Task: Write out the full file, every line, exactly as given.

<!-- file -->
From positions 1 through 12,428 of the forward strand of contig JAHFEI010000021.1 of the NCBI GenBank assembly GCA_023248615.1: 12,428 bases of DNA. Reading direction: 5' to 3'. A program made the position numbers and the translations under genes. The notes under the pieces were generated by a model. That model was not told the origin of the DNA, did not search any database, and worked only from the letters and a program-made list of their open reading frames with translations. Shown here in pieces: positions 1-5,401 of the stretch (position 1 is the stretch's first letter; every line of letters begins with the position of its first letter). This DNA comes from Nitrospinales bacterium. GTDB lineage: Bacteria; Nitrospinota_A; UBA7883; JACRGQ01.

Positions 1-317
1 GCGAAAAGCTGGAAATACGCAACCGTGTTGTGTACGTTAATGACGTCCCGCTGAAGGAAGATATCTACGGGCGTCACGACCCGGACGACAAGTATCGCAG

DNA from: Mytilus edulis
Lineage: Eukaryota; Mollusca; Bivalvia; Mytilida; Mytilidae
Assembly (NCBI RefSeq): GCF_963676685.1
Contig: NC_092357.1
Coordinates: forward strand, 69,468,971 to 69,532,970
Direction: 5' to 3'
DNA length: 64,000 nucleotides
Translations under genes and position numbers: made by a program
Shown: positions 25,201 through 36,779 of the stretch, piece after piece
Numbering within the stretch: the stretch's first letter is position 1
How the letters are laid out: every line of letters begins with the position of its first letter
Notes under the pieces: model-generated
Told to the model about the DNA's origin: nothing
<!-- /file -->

From positions 1 through 12,428 of the forward strand of contig JAHFEI010000021.1 of the NCBI GenBank assembly GCA_023248615.1: 12,428 bases of DNA. Reading direction: 5' to 3'. A program made the position numbers and the translations under genes. The notes under the pieces were generated by a model. That model was not told the origin of the DNA, did not search any database, and worked only from the letters and a program-made list of their open reading frames with translations. Shown here in pieces: positions 1-5,401 of the stretch (position 1 is the stretch's first letter; every line of letters begins with the position of its first letter). This DNA comes from Nitrospinales bacterium. GTDB lineage: Bacteria; Nitrospinota_A; UBA7883; JACRGQ01.

Positions 1-317
1 GCGAAAAGCTGGAAATACGCAACCGTGTTGTGTACGTTAATGACGTCCCGCTGAAGGAAGATATCTACGGGCGTCACGACCCGGACGACAAGTATCGCAG

DNA from: Mytilus edulis
Lineage: Eukaryota; Mollusca; Bivalvia; Mytilida; Mytilidae
Assembly (NCBI RefSeq): GCF_963676685.1
Contig: NC_092357.1
Coordinates: forward strand, 69,468,971 to 69,532,970
Direction: 5' to 3'
DNA length: 64,000 nucleotides
Translations under genes and position numbers: made by a program
Shown: positions 25,201 through 36,779 of the stretch, piece after piece
Numbering within the stretch: the stretch's first letter is position 1
How the letters are laid out: every line of letters begins with the position of its first letter
Notes under the pieces: model-generated
Told to the model about the DNA's origin: nothing